GILGER: So you just did this thru-hike of the entire state on the Arizona trail, and you're writing about it now. What did that teach you about this state and about some of maybe that history?
ZOELLNER: I developed a profound respect for water. I'll put that just as an elemental thing, where it's one thing to be thirsty and to be able to quench that, but it's another thing to be thirsty and not know that you're going to quench it and to be five miles from the nearest spring with with water running low and uncertain. And that's a way to think about Arizona in let's call it an existential way. Secondly, this really doesn't have good words to describe it. But there's places in the Superstition Mountains when you're going along at night where you can see the massive glow of the Valley on the western horizon. And to know it's there but not to be able to see it directly — it is something to know the Valley from an immediate and daytime and commercial and personal and professional perspective. But it's it's kind of another thing to be at some remove from it and see its traces on the horizon.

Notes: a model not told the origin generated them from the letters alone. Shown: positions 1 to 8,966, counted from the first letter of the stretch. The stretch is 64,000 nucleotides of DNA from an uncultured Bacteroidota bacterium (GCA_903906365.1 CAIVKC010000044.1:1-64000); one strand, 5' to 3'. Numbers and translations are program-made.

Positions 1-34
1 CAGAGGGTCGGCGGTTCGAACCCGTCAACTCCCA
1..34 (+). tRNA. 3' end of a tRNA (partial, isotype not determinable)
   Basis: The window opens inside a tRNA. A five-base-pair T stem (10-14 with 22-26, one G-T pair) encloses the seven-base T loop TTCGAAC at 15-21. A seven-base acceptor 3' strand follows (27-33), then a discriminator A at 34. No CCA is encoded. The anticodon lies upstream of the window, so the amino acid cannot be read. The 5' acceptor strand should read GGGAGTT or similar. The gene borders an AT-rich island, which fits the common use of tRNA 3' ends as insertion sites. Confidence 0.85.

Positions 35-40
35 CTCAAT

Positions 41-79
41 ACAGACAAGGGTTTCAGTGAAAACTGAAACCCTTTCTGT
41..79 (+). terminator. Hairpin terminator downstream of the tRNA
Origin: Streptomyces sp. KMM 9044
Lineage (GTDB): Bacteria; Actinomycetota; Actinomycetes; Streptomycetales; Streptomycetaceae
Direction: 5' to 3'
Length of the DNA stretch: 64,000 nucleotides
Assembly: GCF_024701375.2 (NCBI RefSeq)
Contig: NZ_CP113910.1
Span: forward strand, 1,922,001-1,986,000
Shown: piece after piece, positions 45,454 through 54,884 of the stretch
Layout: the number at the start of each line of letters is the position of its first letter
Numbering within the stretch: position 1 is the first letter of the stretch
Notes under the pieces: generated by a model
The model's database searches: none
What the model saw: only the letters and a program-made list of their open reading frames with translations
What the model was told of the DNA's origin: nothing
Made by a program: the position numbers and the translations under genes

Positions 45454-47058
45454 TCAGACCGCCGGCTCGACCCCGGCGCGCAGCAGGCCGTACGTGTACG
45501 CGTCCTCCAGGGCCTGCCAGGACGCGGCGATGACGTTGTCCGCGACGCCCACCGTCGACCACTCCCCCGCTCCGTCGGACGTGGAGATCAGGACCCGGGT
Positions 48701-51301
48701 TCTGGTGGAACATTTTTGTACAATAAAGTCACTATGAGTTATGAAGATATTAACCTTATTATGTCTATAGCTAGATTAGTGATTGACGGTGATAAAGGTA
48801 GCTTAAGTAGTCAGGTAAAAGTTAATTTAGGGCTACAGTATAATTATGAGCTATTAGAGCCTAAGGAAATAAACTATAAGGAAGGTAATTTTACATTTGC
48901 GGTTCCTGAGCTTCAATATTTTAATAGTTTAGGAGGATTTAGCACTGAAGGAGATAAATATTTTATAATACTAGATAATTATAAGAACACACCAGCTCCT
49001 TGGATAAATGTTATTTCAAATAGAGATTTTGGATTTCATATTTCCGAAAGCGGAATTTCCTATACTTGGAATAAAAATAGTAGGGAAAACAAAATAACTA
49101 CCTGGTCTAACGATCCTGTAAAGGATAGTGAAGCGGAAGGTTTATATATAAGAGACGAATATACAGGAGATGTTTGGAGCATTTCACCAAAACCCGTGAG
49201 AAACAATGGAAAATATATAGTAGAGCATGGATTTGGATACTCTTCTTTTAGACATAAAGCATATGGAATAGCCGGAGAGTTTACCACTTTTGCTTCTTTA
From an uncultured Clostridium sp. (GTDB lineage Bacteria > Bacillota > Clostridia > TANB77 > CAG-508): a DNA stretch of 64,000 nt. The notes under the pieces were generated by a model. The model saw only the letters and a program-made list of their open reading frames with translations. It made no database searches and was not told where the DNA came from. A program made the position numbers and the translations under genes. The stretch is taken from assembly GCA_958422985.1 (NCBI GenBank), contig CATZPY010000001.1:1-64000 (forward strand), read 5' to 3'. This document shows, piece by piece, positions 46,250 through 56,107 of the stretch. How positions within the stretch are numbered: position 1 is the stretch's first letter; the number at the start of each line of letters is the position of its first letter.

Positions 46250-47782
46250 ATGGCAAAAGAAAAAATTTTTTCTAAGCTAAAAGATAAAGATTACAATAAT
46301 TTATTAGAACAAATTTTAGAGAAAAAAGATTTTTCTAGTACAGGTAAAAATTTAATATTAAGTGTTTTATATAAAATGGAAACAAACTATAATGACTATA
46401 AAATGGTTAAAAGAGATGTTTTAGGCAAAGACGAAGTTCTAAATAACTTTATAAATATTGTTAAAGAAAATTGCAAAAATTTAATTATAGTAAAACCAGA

GILGER: Yeah. So last question for you, Tom. Arizona, Phoenix is sort of always battling with this idea of identity and people being from somewhere else. Everyone, you know, comes here from elsewhere and we're this city of sprawl and strip malls, etc. What do you see as the identity of this place, when you describe it to people and say this is where I'm from?
ZOELLNER: There's some amount of frustration in always wanting Arizona to be what it's not. And yes, we have a state whose culture — politically, especially — is defined by those who come in from elsewhere to sort of remake what we have. But accepting that, accepting that this is, in fact, Arizona and that these newcomers are just as much citizens as we are, they have something to offer and just as I do get frustrated with the same sprawl that Grady Gammage describes, part of coming to terms with Arizona, part of being at peace with it is to accept that reality and in some way to celebrate it even.
GILGER: All right. Tom Zoellner, thank you so much.
ZOELLNER: Thank you.